Finally, I doubt that Rand would have liked Hitchcock's horror classic Psycho, but nobody who has seen it can ever forget it. That includes actress Janet Leigh, who says she's never been able to take a shower since encountering creepy Anthony Perkins there in the Bates Motel. See why when OYGN pulls back the shower curtain on April 26th and 27th.

Nothing could be a greater contrast in mood than Bringing Up Baby, one of the best screwball comedies ever filmed. It's even funnier because stars Cary Grant and Katherine Hepburn (one of Rand's favorite actresses)—usually the epitomes of elegant restraint—give giddy comedic turns in a plot that's indescribably absurd. You'll laugh yourself silly when you watch it on TCM on the 19th. Pat and Mike is another fine comic vehicle for Kate, one of several that pair her with her beloved off-screen companion Spencer Tracy. In this one, he's an earthy promoter who falls for her, a snooty gym teacher, whom he touts as the world's greatest female athlete. Filled with great lines, great gags, and great laughs, see it on TCM April 24th.

Two other vehicles also team Hepburn with her beloved "Spence" this month. Tracy wants to become President of the United States in State of the Union; but Kate is there to make sure he doesn't lose his soul in the process. It airs on TCM April 21. Guess Who's Coming to Dinner (1967) is a dated but light-hearted look at racism, as seen by 1960s liberals. Co-starring Sidney Poitier as the very black fiancé of Tracy and Hepburn's very white daughter, it's notable mainly as Tracy's last film—and for the poignant onscreen goodbye he delivers to her in its closing scene. On American Movie Classics (AMC) April 21 and 22.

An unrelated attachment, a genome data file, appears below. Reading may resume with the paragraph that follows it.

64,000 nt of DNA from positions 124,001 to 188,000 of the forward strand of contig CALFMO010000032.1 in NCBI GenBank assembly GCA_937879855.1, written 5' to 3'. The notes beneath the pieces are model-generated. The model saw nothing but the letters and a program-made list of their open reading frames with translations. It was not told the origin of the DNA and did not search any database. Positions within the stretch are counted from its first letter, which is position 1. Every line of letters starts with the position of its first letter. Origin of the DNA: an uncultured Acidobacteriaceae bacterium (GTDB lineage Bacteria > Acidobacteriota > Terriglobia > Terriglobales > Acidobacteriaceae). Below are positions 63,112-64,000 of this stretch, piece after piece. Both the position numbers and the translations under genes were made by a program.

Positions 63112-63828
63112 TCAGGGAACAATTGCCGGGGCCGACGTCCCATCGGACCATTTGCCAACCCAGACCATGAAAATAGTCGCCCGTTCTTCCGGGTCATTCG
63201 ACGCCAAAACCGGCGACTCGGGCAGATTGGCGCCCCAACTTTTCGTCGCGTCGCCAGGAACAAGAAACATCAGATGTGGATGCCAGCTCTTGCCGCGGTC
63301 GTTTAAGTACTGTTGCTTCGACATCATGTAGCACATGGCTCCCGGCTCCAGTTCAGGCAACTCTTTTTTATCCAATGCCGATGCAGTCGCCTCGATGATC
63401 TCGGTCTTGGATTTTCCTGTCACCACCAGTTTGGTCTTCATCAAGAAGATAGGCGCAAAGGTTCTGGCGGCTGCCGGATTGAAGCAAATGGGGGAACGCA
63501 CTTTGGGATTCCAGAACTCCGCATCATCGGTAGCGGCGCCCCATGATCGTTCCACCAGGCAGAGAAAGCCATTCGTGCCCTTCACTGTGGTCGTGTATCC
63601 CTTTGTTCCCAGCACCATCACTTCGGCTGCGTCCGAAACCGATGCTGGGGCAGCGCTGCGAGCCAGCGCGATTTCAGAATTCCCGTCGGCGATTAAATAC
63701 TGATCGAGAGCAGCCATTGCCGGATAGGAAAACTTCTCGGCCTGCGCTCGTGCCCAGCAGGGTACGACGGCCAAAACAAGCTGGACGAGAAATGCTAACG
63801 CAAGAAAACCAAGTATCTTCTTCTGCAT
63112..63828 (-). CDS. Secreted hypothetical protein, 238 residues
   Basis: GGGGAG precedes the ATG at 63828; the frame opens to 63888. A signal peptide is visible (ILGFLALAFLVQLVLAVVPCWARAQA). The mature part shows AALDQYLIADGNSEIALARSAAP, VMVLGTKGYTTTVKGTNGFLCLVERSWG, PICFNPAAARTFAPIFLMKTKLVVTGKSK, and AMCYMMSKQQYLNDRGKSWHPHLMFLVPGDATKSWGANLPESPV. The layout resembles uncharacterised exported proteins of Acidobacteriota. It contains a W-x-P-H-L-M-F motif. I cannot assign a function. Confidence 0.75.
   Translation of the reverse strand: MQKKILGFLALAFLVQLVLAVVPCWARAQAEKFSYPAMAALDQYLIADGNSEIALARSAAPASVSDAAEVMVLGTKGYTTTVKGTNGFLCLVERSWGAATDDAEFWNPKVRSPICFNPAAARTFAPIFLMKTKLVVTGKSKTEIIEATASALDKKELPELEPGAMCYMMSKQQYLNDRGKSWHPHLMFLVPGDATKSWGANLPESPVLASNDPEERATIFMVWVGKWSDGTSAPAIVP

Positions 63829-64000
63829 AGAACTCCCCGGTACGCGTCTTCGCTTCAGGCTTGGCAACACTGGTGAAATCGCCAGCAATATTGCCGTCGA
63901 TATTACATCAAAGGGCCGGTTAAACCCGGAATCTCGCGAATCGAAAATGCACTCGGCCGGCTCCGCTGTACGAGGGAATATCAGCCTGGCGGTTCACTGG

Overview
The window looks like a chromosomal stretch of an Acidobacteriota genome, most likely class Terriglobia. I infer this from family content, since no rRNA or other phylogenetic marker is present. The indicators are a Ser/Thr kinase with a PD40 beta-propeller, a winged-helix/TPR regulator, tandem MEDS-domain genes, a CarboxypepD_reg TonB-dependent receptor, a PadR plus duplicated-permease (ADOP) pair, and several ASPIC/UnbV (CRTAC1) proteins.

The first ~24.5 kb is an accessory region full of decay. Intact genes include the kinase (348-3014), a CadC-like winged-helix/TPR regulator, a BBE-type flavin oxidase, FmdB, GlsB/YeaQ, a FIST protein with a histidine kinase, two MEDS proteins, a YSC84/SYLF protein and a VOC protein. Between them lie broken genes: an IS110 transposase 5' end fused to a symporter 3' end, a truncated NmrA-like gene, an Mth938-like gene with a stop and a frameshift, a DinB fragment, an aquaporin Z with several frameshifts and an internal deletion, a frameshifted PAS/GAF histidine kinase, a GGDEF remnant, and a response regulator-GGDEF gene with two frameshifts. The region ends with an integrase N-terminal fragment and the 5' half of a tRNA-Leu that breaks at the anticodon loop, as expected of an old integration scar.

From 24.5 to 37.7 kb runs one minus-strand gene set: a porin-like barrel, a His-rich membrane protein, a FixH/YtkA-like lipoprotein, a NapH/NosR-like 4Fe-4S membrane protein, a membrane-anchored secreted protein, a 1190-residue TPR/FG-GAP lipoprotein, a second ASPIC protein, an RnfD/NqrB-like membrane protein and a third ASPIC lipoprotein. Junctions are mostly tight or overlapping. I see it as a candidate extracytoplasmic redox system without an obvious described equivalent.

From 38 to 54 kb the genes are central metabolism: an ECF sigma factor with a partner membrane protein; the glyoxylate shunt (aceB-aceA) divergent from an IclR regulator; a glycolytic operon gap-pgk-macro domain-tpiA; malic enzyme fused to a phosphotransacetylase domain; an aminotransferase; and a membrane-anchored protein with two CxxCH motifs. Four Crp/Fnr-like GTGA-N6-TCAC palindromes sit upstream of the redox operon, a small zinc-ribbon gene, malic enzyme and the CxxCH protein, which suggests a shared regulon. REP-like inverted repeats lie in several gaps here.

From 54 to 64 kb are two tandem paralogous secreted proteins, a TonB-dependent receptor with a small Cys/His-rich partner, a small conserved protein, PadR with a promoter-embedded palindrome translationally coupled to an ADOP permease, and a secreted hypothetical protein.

What many believe to be Hepburn's signature role is that of beautiful, arrogant socialite Tracy Lord, in the 1940 film classic, The Philadelphia Story. A virtually flawless romantic comedy, it showcases not only Hepburn, but also a brilliant counterpoint performance by Cary Grant as her devious ex-husband, "C. K. Dexter Haven," and an Oscar-winning effort Jimmy Stewart as a cynical tabloid reporter with a romantic's soul. Donald Ogden Stewart adapted a Phillip Barry Broadway hit, and deservedly won the Best Screenplay Oscar for his efforts. This is on the short list of all-time "must-see films," so put it on your calendar when TCM screens it on the 19th.

The Rainmaker (1956) is a poignant tale of romance and trust. Burt Lancaster is a con man who promises to bring rain to drought-stricken ranchers—and in the process brings love to lonely spinster Kate Hepburn. It looks a bit stagy—not surprising since it's based on N. Richard Nash's play; but Lancaster and Hepburn conjur not only rain, but screen magic. Airs on Showtime on the 17th and 20th. Stage Door (1937) features a terrific ensemble cast that includes Hepburn, Ginger Rogers, Eve Arden, and Lucille Ball as would-be starlets living, dreaming, and loving at a theatrical boarding house…not unlike the Hollywood boarding house that Rand herself once lived in. The dialogue crackles with cynical wit—much of it drawn from the actresses themselves between takes. Great fun. See it the 12th on TCM.

Ayn Rand very much liked the masculine, sophisticated actor Walter Pidgeon, and you can see him at his best this month in some his most popular films.